Angels Among Us 2018

Friedman's Fighters

 

Hi Family and Friends,

Just a quick note to let you know that we are scheduled to participate in our 2nd annual Angels Among Us 5K Run/Walk on Saturday April 29th, 2017 at the Duke Medical Center in Durham, NC.  Our team name is once again Friedman's Fighters in honor of Shawn's amazing surgeon, Dr. Allen Friedman, for whom we will be forever grateful!  We are hoping to raise funds for the Preston Robert Tisch Brain Tumor Center via Angels Among Us.  This the largest source of unrestricted funds and most critical for the research and development of advances in brain tumor treatment. See this excerpt from 60 Minutes if you missed it: http://www.cbsnews.com/news/promising-duke-university-polio-brain-cancer-trial-given-breakthrough-status-60-minutes/

Feel free to read below for a quick update on Shawn and Click on the Donate Link if you are so inclined - please do not feel pressured - we know there are many great causes - this one just happens to be near and dear to our hearts (and brains:).

 

Shawn Update 3/2017:

Aside from 2 minor bumps in the road in the form of grand mal seizures (one in March and one in May -at Torrey Pines of all places), Shawn has been doing awesome with stable MRIs every 8 weeks alternating visits between Duke and Emory.  We know we are lucky and just pray for Shawn's positive attitude and STABLE scans to continue!    Latest MRI on 3/8/17 at Duke was STABLE!

 

Shawn Update 3/2016:

As most of you know, Shawn was diagnosed with a brain tumor in October of 2014.  After initially being told that this 5cm tumor "looked" benign, he decided to have surgery to remove it less than 2 weeks later at Emory (Oct. 28th).  Unfortunately, not only was the tumor not benign, but because of it's location and the risk-tolerance level of the surgeon, only a small portion, equivalent to the size of a biopsy, was removed.  A week later pathology confirmed our fears and it was determined to be an anaplastic astrocytoma -grade III.  Although this was not the news we were expecting or ever wanted to hear, it forced us to do more research and to seek 2nd, 3rd, and 4th opinions.  We were told that Shawn would have the best prognosis if the entire tumor was removed prior to starting radiation and/or chemo.   We ultimately decided on Duke based on their state of the art Brain Tumor Research Center, and most importantly, the experience of our surgeon, Dr. Allan Friedman, and his confidence that the tumor could be removed without permanently altering Shawn's quality of life.  On Dec. 29th, the tumor was removed in it's entirety in less than 2 hours and with ZERO impact to the vision and motor/sensory areas of the brain (which were the primary areas of concern).  Shawn was released less than 24 hours later and able to spend New Years 2015 watching college football with 2 good eyes:). Following this 2nd surgery, he completed 6 weeks of radiation at Emory and now, just this past March, finished his 12th and hopefully FINAL 12th month of oral chemo (Temodar)!!   Thankfully all of the MRIs have been stable/good up to this point but he will continue going to Duke for appts/MRIs every 8 weeks for at least the next year.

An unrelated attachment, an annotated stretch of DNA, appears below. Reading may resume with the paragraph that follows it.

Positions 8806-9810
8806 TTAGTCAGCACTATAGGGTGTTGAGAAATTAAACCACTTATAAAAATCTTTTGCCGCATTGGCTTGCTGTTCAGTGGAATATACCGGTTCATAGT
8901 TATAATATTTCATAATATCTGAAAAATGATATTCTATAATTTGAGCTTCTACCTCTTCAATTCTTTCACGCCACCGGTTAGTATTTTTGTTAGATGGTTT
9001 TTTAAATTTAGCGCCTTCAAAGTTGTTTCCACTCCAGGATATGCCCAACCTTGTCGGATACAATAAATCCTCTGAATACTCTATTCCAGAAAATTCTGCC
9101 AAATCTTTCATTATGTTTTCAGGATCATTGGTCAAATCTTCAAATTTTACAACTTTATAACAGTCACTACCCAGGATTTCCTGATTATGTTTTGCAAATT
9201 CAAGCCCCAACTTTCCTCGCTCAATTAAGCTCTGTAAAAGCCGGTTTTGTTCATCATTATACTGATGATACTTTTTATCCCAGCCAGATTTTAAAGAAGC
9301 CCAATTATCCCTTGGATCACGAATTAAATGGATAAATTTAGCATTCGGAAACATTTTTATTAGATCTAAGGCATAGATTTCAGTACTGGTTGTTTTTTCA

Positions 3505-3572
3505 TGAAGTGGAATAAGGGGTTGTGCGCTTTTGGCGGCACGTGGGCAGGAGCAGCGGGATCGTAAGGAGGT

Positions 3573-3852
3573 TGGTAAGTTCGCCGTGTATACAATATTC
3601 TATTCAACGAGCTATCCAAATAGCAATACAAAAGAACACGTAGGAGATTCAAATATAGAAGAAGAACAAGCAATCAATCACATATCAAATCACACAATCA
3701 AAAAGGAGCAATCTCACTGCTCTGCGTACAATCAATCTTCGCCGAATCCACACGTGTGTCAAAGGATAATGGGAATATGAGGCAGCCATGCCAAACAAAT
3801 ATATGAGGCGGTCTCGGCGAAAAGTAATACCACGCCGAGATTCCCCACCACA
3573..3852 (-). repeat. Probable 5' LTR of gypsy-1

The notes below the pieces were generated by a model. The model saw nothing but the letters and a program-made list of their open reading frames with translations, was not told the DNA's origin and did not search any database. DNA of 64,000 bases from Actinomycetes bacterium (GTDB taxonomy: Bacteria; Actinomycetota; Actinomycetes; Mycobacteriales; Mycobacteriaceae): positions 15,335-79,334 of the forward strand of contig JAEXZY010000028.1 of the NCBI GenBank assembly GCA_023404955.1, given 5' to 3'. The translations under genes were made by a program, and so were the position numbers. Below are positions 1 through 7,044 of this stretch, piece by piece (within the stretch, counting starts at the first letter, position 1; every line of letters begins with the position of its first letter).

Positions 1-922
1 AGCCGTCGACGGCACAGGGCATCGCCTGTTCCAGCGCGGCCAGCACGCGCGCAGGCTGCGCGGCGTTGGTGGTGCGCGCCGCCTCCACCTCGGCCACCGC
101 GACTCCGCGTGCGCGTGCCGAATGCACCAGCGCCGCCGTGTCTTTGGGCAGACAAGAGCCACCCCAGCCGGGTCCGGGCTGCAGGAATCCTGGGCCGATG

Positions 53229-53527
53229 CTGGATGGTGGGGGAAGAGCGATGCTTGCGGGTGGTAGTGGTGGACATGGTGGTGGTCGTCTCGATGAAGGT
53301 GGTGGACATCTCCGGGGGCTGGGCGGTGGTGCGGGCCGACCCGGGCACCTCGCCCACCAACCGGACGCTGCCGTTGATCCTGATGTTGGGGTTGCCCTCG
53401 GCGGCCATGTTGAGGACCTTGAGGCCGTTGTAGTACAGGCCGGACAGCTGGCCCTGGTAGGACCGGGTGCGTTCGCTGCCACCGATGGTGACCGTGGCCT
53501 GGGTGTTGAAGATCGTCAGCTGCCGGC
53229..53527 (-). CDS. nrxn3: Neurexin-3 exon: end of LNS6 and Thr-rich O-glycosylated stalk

We are so appreciative of everyone's continued thoughts and prayers and are hoping to raise funds and awareness for this devastating disease by participating in the Angels Among Us Walk this year. Please feel free to join the walk with us either in person this weekend at Duke or as a silent Angel by donating. 

Thanks!!

Whitney and Shawn

 

Why Give to The Robert Tisch Brain Tumor Center at Duke:

Public research funds are distributed based on the incidence of a given disease. Because brain cancer causes just two percent of all cancer deaths each year, it is officially classified as an “orphan disease” – a term that sums up its place in the eyes of federal funding agents.

Corporate sources are also limited. There are more than 120 identified types of brain malignancies, each with different chemical profiles and behaviors. Developing an effective new drug comes at a very high price. The market for such narrowly targeted drugs is simply too small for pharmaceutical companies to make big investments in clinical investigation.

 

 

 
   

 

 

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